Go around is the typical disc dog Set Up Moves are tricks that are used to establish timing and position in disc dog freestyle. Traditional tricks include: Around, Through, Backwards Through, and Scoot, but any or all of your tricks, More. It is used in toss and fetch, games, and freestyle to different effects and flavors. This move is not as simple or as rigid as it may seem though… Flatwork is the stuff that happens between the catches. How the team moves and transitions, often without the disc, is flatwork. Flatwork concepts in disc dog are taken from the agility and herding More can be used to alter the execution of the skill and create flexible and interesting Team Movement is how dog and handler move, as a team, out there on the field. It is a judging category in some organizations and certainly is a focus of many judges, players, More. Ron & Epic lay out some of the details below.
Pattern Trained Go Around
The An Around, or a Go Around is the traditional disc dog set up move. The dog goes around the handler’s body in a clockwise or counter clockwise fashion allowing dog and handler to More behavior is used to set up timing for the team to get together to do a move. If the Go An Around, or a Go Around is the traditional disc dog set up move. The dog goes around the handler’s body in a clockwise or counter clockwise fashion allowing dog and handler to More behavior is always used to create the same situation and timing it will always be the same, for good or for ill.
Using the Go Around in the same manner every time will create a pattern trained understanding and performance of the skill. While this is good for toss and fetch and may be useful in a A Zig Zag is a series of catches in smooth succession that forces the dog to move back and forth across the field. Usually performed at a distance of 8-20 yards, the Zig More, it can easily become a problem or an impediment towards purposing the skill towards another application.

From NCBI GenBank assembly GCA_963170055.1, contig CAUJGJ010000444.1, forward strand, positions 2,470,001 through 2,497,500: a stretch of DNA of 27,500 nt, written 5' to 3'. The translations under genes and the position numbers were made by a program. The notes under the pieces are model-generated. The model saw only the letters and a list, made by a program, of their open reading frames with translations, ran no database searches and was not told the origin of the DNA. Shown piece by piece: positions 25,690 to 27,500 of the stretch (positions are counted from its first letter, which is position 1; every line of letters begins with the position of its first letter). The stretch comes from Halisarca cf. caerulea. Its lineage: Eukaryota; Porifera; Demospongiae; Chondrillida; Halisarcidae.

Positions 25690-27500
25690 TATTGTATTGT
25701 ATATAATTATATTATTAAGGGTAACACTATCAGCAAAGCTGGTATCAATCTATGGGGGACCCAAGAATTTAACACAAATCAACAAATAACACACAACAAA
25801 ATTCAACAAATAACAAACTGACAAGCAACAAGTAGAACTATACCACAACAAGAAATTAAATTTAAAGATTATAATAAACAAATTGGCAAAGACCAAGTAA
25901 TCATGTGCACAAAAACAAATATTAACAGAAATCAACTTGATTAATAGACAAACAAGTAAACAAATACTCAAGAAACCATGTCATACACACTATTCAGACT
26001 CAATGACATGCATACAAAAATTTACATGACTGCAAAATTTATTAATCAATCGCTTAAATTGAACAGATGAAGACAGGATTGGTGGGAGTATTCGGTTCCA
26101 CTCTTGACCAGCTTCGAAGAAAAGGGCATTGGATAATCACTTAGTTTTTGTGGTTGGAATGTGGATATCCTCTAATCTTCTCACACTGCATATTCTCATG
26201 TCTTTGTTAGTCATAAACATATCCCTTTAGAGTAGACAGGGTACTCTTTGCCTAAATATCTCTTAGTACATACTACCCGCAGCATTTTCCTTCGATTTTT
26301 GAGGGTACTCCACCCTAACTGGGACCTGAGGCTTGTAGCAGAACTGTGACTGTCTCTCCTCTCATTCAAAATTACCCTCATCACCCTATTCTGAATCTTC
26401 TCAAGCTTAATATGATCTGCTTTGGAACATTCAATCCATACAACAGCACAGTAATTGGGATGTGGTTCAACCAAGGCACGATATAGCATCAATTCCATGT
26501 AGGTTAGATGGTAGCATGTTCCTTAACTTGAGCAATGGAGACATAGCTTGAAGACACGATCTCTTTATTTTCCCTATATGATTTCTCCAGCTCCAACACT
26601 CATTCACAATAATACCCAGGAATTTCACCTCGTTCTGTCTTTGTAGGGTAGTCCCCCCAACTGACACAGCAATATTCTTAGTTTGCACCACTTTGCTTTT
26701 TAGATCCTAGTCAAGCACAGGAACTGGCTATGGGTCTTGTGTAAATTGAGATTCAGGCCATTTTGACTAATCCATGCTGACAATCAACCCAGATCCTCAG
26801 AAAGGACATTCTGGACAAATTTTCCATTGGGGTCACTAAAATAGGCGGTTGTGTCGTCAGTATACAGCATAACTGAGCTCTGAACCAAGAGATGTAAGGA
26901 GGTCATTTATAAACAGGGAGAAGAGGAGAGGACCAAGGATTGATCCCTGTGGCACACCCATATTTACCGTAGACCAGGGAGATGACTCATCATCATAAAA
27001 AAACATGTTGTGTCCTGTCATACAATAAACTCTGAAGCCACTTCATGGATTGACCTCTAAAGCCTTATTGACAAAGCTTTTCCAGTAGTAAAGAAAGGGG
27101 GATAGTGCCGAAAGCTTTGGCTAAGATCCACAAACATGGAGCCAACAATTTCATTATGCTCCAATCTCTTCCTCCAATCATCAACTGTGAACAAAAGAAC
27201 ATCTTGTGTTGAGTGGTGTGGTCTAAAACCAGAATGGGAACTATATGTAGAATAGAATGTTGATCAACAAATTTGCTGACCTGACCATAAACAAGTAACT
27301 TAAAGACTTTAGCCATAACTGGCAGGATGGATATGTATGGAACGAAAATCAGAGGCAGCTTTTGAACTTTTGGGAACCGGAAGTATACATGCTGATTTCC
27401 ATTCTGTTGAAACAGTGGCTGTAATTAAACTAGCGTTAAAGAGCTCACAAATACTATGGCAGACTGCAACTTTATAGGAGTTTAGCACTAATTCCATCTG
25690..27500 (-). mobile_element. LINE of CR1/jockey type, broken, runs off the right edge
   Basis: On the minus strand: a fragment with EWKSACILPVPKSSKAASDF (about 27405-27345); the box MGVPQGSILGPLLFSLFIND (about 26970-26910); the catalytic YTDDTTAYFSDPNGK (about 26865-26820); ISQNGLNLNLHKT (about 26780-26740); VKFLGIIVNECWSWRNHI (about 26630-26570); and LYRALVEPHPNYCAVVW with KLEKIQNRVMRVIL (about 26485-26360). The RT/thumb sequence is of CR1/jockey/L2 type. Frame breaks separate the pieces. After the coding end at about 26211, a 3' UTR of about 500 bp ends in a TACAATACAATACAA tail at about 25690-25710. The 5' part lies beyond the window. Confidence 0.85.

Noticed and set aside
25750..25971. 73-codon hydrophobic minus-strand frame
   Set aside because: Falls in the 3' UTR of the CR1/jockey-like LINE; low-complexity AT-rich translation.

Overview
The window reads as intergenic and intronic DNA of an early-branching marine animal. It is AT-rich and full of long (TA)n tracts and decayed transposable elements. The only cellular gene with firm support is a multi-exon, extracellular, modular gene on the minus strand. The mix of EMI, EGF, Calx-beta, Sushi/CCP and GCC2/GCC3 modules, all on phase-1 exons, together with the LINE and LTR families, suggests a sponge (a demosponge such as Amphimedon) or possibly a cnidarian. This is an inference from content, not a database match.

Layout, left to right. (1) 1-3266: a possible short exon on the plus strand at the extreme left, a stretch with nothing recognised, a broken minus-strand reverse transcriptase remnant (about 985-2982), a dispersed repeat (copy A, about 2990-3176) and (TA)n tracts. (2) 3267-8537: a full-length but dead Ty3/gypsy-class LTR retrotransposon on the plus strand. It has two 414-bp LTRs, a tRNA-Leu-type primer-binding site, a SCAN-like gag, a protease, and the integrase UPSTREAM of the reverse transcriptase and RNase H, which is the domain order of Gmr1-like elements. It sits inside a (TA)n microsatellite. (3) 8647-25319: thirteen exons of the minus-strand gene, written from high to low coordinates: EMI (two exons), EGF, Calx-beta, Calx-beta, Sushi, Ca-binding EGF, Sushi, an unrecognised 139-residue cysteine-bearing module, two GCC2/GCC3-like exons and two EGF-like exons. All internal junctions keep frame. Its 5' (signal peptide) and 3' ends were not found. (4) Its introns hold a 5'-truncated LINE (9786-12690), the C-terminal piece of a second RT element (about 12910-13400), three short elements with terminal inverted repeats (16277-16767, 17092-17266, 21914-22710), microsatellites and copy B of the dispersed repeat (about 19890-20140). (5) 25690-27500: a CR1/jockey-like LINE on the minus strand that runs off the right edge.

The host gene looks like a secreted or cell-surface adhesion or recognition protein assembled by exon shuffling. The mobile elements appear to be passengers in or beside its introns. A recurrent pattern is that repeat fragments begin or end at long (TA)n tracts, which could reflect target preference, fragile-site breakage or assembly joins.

If you are not a fan of how your dog goes around, whether the dog pressures you too much or the dog goes out too wide, then you should look at what you always do and whether or not that is a patterned trained expression of the behavior. Odds are it is, and regardless, the behavior can be shaped and altered using reward placement and dog training and doing things differently with a purpose and an eye towards shaping the behavior.
Contraction and Expansion of the Flank on the Go Around
In the video there are 3 expressions of the Go Around behavior being demonstrated and exercised: a neutral or natural Go Around, Expanding the flank, and Contracting the Out to the side of the handler is the Flank. If the dog is out to the handler's right or left the dog is on Flank. If the dog is moving with the More.
The neutral expression of the Go Around is the first 2 reps and serves as an example of what the dog does naturally without input from the handler. You can see that Eppie leaves the handler about 1 yard away and slides out to the front a couple yards.
In the 3rd and 4th reps I push Eppie out using a verbal “Get Out” and physical flatwork cue of stepping out in the direction I want the dog to move and he bounces out to 3-4 yards for a much wider and softer Go Around behavior. This is Expanding the Flank.
The last two reps of the clockwise Go Around is a purposeful contraction of the flank. I step away from the dog with my right foot in the direction I will be throwing and pull Eppie in real close on both the around and in terms of distance out front of the handler.
This is repeated in the Counter Clock direction to similar effect.
Variation, Examples, and Non-Examples
The reason Eppie can do this is not because he is a “Border Collie”, he’s not, well half of him is not…
The reason we can do this (and I do stress the we part) is that we work a variety of Go Around variations and I present both examples and non-examples of each skill while doing focused training.
Performing a variety of variations of a skill is self explanatory. Providing examples and non-examples is not quite so clear or cut and dry.
For instance, while shaping and reinforcing a “Get Out”, or Expanding the Flank, I will throw in a rep or two of a regular Go Around or purposefully Contract the Flank on one of the reps to provide a non-example within our work.
Providing non-examples is important to escaping the false understanding of pattern training and helps to compare and contrast the various varieties of the skill that can be performed. Comparison and contrast requires a non-example and is a powerful tool for training and learning.
The Give is a retrieve to the hand. A cued Give is a foundational skill that is not super useful in the actual performance of disc dog freestyle, and has huge applications for More it a shot…